In sports we hear and read a lot about team culture, and chemistry and identity. Another cliche is “playing for each other.” These words and terms are overused to the point of becoming trivial and redundant.

We don’t need to talk about these things as much as we do. Most of the time we know what’s going on just by watching the game. That’s when we can see it … or not see it. You know when a team has the right interpersonal traits. And you don’t need to be John Wooden to see a team that’s messed up with dysfunction.

I’ll use two fancy words here to apply to the respective performances of two college basketball teams that competed against each other in the annual rivalry game at Enterprise Center on a blustery Thursday night.

Missouri – Alchemy. Miraculous power of transmuting something common into something precious.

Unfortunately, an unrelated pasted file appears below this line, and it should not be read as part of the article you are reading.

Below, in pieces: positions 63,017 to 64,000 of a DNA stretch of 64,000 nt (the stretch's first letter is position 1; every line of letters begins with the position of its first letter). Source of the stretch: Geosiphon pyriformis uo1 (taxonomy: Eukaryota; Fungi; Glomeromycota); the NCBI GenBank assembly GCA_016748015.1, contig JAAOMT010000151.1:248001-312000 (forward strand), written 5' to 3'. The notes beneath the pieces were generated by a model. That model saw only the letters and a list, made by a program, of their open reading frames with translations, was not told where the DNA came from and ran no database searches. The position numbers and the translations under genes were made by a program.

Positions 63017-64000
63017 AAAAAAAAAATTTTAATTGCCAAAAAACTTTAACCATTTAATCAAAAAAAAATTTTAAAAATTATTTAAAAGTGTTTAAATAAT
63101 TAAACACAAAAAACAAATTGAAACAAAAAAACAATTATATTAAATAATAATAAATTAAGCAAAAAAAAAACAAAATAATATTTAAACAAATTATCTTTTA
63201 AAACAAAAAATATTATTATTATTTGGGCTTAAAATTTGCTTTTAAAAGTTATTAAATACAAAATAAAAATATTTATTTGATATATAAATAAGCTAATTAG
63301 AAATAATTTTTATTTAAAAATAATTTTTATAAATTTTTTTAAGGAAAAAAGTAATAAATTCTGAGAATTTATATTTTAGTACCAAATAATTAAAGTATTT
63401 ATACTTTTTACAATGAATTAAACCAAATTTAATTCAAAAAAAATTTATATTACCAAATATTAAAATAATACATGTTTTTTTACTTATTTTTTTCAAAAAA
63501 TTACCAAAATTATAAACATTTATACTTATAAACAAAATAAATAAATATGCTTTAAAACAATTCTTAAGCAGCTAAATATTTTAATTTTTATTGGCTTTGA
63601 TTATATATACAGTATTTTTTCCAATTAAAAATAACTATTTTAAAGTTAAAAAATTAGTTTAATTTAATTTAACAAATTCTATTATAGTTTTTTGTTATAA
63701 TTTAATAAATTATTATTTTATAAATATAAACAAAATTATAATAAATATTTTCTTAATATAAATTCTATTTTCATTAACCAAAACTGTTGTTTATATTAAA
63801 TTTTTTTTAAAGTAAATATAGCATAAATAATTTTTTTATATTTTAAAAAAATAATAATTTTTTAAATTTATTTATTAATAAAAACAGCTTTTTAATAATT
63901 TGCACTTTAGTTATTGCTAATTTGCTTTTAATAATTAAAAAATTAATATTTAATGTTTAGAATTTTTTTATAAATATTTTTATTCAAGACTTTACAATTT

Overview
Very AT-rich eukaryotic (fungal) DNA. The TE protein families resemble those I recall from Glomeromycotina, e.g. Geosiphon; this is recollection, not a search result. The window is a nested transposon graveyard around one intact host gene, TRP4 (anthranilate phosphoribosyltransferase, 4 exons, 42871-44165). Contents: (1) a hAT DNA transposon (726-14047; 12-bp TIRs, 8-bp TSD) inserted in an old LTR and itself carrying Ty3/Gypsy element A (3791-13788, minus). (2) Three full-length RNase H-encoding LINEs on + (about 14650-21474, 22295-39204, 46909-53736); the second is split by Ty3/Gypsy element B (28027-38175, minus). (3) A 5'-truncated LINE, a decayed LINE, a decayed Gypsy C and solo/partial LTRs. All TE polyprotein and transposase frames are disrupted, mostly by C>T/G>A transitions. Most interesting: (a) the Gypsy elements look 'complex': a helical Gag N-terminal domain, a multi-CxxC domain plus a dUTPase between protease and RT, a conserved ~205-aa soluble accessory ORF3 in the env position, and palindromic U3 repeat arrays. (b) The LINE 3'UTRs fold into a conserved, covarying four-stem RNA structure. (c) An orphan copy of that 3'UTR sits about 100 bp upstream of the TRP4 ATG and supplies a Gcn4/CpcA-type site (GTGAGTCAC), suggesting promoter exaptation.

Illinois – Antipathy. Natural contrariety; incompatibility; repugnancy of qualities; as, oil and water have antipathy.

The latest Bragging Rights game was revealing.

After trailing by two points (12-10) early on. Missouri generated a rush of energy and rhythm to systematically disassemble and demoralize Illinois. The Tigers Illini by as many as 35 points and cruised to a surprisingly easy 93-71 victory.

Missouri was sublime in its unity and shared purpose. I’ll even get hokey and say that the Tigers were full of “team spirit.” Corny, yes. But also true.

Illinois was, well, none of that. This team tends to be icy, aloof, and individualistic. A form of jaundice is setting in, and Brad Underwood is one angry coach.

After his disjointed Illini squad was taken down hard by Penn State in a recent 15-point loss, Underwood was asked about the state of his team’s internal leadership. He cut off the question and made a farting sound into the microphone.

“That’s what I thought of that today,” he said.

After Thursday’s wipeout by Mizzou, Underwood blamed himself for the failure and identified the team’s most glaring shortcoming.